The University of North Carolina at Chapel Hill is canceling classes on Tuesday to "acknowledge and reflect on the seriousness of mental health illness" after two recent deaths on campus, officials announced Sunday. The move comes after UNC Police investigated two suicides over the weekend, WRAL-TV reported.
"We are in the middle of a mental health crisis, both on our campus and across our nation, and we are aware that college-aged students carry an increased risk of suicide," Chancellor Kevin Guskiewicz wrote to students in a letter Sunday. "This crisis has directly impacted members of our community — especially with the passing of two students on campus in the past month."
The decision comes after UNC's Graduate and Professional Student Government Board had called on the school to pause instruction Monday and Tuesday so students can seek help for mental health, CBS affiliate WNCN reported.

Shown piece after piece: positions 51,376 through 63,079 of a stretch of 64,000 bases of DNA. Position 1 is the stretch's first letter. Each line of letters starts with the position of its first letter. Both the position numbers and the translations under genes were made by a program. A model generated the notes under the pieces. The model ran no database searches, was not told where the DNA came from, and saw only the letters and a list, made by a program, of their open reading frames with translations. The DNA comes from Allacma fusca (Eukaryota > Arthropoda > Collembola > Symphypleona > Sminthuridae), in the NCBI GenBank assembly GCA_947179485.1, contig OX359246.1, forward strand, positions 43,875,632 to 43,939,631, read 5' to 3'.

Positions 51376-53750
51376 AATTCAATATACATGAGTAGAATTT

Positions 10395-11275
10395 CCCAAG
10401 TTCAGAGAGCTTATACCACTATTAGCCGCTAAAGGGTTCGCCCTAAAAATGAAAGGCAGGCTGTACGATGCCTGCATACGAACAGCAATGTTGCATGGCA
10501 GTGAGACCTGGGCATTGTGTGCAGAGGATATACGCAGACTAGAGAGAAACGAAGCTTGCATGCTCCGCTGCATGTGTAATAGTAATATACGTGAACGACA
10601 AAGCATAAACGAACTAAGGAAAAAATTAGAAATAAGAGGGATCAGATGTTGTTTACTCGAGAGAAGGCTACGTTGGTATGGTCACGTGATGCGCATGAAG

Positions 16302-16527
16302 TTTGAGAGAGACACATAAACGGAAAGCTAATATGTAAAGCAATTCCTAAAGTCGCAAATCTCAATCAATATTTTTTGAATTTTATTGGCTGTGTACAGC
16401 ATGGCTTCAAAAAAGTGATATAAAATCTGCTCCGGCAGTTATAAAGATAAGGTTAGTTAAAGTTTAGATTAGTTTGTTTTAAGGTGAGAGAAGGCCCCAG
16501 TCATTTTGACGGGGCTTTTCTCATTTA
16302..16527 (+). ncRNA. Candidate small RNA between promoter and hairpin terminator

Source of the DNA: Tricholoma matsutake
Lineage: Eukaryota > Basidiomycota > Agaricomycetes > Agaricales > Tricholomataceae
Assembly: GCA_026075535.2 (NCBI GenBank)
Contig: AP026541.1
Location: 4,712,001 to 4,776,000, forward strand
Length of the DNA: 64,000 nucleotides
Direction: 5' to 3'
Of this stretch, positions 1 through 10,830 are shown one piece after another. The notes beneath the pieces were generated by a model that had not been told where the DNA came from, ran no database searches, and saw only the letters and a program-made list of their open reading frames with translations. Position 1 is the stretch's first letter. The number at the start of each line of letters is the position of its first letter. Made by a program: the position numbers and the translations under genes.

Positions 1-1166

The school said it would soon launch a campus-wide campaign to promote and support mental health awareness.
"Students are encouraged to use this time to rest and to check in with each other during that day," Guskiewicz wrote.
The National Institute of Mental Health says suicide is the second leading cause of death among people age 10 to 34. Suicide attempts also increased since pandemic lockdowns were put into place, according to the Centers for Disease Control and Prevention.
"At Carolina, we strive to put our students first in everything we do. We are living in a world that is constantly shifting and changing," Guskiewicz wrote. "We are facing major challenges and the ongoing toll this takes on our health cannot be underestimated."
If you or someone you know might be at risk of suicide, there is help. Call the National Suicide Prevention Lifeline at 800-273-8255, text a crisis counselor at 741741 or visit suicidepreventionlifeline.org.